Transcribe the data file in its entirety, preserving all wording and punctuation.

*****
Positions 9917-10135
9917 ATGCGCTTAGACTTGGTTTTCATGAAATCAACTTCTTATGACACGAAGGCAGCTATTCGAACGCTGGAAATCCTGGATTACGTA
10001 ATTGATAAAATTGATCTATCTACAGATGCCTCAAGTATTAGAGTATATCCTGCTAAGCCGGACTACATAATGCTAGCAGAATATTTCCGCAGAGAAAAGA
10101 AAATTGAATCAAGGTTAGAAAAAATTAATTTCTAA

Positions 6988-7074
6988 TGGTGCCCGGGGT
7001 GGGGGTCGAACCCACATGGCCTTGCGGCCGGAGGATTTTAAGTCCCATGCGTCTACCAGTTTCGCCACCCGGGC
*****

Positions 9917-10135
9917 ATGCGCTTAGACTTGGTTTTCATGAAATCAACTTCTTATGACACGAAGGCAGCTATTCGAACGCTGGAAATCCTGGATTACGTA
10001 ATTGATAAAATTGATCTATCTACAGATGCCTCAAGTATTAGAGTATATCCTGCTAAGCCGGACTACATAATGCTAGCAGAATATTTCCGCAGAGAAAAGA
10101 AAATTGAATCAAGGTTAGAAAAAATTAATTTCTAA

Positions 6988-7074
6988 TGGTGCCCGGGGT
7001 GGGGGTCGAACCCACATGGCCTTGCGGCCGGAGGATTTTAAGTCCCATGCGTCTACCAGTTTCGCCACCCGGGC